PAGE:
Kit Harington is to star as Shakespeare’s Henry V in a modern-day staging that examines the corrupting influence of power and “leadership in a time of crisis”.
The production will be presented in February next year at a newly renovated Donmar Warehouse in London, whose artistic director, Michael Longhurst, has planned a reopening season of plays exploring the individual’s role within society. Harington, best known as Jon Snow in the TV juggernaut Game of Thrones, has already been seen in the realm of “fantasy leadership”, said Longhurst. As Henry V, he will explore “modern political power and the psychology behind that”. The show will be directed by Max Webster, whose acclaimed Life of Pi transfers to the West End later this year.
Webster is “not interested in a production that has boys waggling swords”, said Longhurst. “We are, rightly, really looking at our leadership in a time of crisis and how it steps up or doesn’t, and how power can corrupt and what it means to have a privileged white man running a country that is much more diverse than that. And also, of course, our relationship with those across the Channel feels absolutely relevant right now – and unification is a theme running though Henry V.”
Previous Shakespeare productions at the Donmar include a searing Coriolanus with Tom Hiddleston, directed by Josie Rourke in 2013. The intimate Covent Garden theatre, which fits an audience of 251, has a stage “small enough to whisper on and big enough to have a full-sized battle”, said Longhurst, who was named as Rourke’s successor as artistic director in 2018. Harington, like Hiddleston, will bring audiences to Shakespeare who may not know the play, said Longhurst. He praised the Game of Thrones star as an “incredibly sensitive actor and incredibly funny” and said it was the right time for him to be taking on the role of Henry who has “left behind his bad boy days and is trying to step into his power as a leader”.
In 2019, the Donmar staged Mike Lew’s play Teenage Dick, which relocated Shakespeare’s Richard III to an American high school and reimagined the villainous king as a disabled 17-year-old student. A new production of that play, directed by Blythe Stewart, will tour 10 schools in the boroughs of Camden and Westminster this summer. The last year has seen an “ideological assault on the place of the arts”, said Longhurst. “Politically, we have to step up to make a stand about what’s valuable. Access to theatre and fostering that connection to culture, ideas, community, empathy and imagination is vital.” Over the pandemic, many students have been left without access to the theatre. The tour of Teenage Dick, which he calls a “thrilling study of ableism in society”, will bring Shakespeare “in an accessible form to a new audience”.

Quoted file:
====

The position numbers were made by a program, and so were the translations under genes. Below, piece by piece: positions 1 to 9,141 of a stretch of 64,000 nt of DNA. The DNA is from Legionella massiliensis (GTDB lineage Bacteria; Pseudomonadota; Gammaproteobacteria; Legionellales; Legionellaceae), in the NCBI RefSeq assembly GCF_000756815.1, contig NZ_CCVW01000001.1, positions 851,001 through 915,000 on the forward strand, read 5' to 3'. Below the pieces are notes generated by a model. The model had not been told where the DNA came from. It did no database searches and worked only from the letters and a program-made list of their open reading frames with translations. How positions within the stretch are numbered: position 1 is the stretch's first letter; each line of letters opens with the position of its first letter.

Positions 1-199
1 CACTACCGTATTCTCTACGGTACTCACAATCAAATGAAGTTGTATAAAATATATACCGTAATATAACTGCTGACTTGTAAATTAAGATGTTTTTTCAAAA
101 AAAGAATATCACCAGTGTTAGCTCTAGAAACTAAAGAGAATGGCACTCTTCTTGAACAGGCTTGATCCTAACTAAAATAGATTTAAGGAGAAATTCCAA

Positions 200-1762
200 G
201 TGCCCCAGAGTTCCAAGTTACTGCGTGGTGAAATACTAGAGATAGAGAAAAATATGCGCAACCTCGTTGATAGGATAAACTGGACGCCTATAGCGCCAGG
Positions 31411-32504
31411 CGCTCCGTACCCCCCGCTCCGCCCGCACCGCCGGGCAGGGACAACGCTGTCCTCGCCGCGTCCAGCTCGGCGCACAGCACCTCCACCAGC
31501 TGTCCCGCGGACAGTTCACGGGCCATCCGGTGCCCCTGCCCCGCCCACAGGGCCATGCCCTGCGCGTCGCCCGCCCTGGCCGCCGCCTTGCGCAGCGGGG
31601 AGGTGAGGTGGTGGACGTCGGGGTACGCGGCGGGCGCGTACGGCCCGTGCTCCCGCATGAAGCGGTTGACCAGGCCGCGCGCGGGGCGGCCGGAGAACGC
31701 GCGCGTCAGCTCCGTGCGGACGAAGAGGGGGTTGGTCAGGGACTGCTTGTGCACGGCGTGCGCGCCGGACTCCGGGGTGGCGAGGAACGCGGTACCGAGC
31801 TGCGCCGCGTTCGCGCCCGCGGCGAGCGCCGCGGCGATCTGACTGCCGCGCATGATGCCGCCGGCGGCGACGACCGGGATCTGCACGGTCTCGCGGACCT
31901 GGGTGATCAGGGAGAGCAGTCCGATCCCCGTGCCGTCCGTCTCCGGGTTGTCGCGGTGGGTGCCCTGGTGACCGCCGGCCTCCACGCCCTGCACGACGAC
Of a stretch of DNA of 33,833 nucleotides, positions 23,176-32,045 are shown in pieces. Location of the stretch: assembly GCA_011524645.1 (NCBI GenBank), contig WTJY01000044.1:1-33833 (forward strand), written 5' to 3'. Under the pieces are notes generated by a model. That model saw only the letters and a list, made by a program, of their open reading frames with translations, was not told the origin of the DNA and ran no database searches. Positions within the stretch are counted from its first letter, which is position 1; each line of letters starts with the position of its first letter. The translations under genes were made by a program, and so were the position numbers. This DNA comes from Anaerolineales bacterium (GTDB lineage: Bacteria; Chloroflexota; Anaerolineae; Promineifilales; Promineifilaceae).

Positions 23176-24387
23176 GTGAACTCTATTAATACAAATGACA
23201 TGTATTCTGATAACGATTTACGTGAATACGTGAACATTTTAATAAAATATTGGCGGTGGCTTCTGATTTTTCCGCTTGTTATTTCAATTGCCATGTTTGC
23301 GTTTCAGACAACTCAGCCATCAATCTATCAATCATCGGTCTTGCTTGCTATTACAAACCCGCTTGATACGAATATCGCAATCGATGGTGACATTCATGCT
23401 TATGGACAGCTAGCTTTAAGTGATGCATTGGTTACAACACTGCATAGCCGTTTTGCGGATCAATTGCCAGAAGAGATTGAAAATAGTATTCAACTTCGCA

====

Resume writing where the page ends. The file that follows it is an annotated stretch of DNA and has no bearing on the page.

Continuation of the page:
The Donmar’s reopening season begins in September with Search Party, an interactive show by Inua Ellams (Barber Shop Chronicles) who will perform poetry in response to audience suggestions. It promises “laughter, joy and reflection”, said Longhurst. Search Party is followed by Love and Other Acts of Violence, an “incredibly moving play” by Cordelia Lynn, which jumps through time to explore the rise of the far right and “love and inherited trauma” while following the relationship between a Jewish physicist and a leftwing poet. Elayce Ismail directs a cast including Abigail Weinstock and Richard Katz.
Longhurst will direct a “fist-in-mouth funny” Christmas show, Tim Price’s adaptation of Ruben Östlund’s 2014 black comedy film Force Majeure. Rory Kinnear stars in the play about a holidaying family who are thrown into a crisis, which reveals the expectations we have of fathers. Longhurst hopes couples will leave the show bickering about how they’d behave in the same situation.
Marys Seacole, which opens in April, should provide another talking point. Its author Jackie Sibblies Drury and director Nadia Latif previously collaborated on Fairview at the Young Vic, one of 2019’s most probing productions, which Longhurst praised as surprising, challenging and formally inventive. The play takes the story of Mary Seacole, the 19th-century Jamaican-born nurse who cared for soldiers during the Crimean war, and jumps through different eras to consider “different Marys across time”. After the horrors of the pandemic, the play will “make us think about who has been and who is on our frontline”, he said.
Longhurst is currently directing a revival of Nick Payne’s two-hander Constellations, using four different casts across its run. It is presented by the Donmar at the Vaudeville theatre. The Donmar itself, which occupies a site once used as a brewery and a banana-ripening warehouse, has been undergoing essential building works to make it more welcoming and accessible. “We’ve been able to open out the front-of-house spaces and reveal the Donmar’s bones, that beautiful brickwork,” said Longhurst.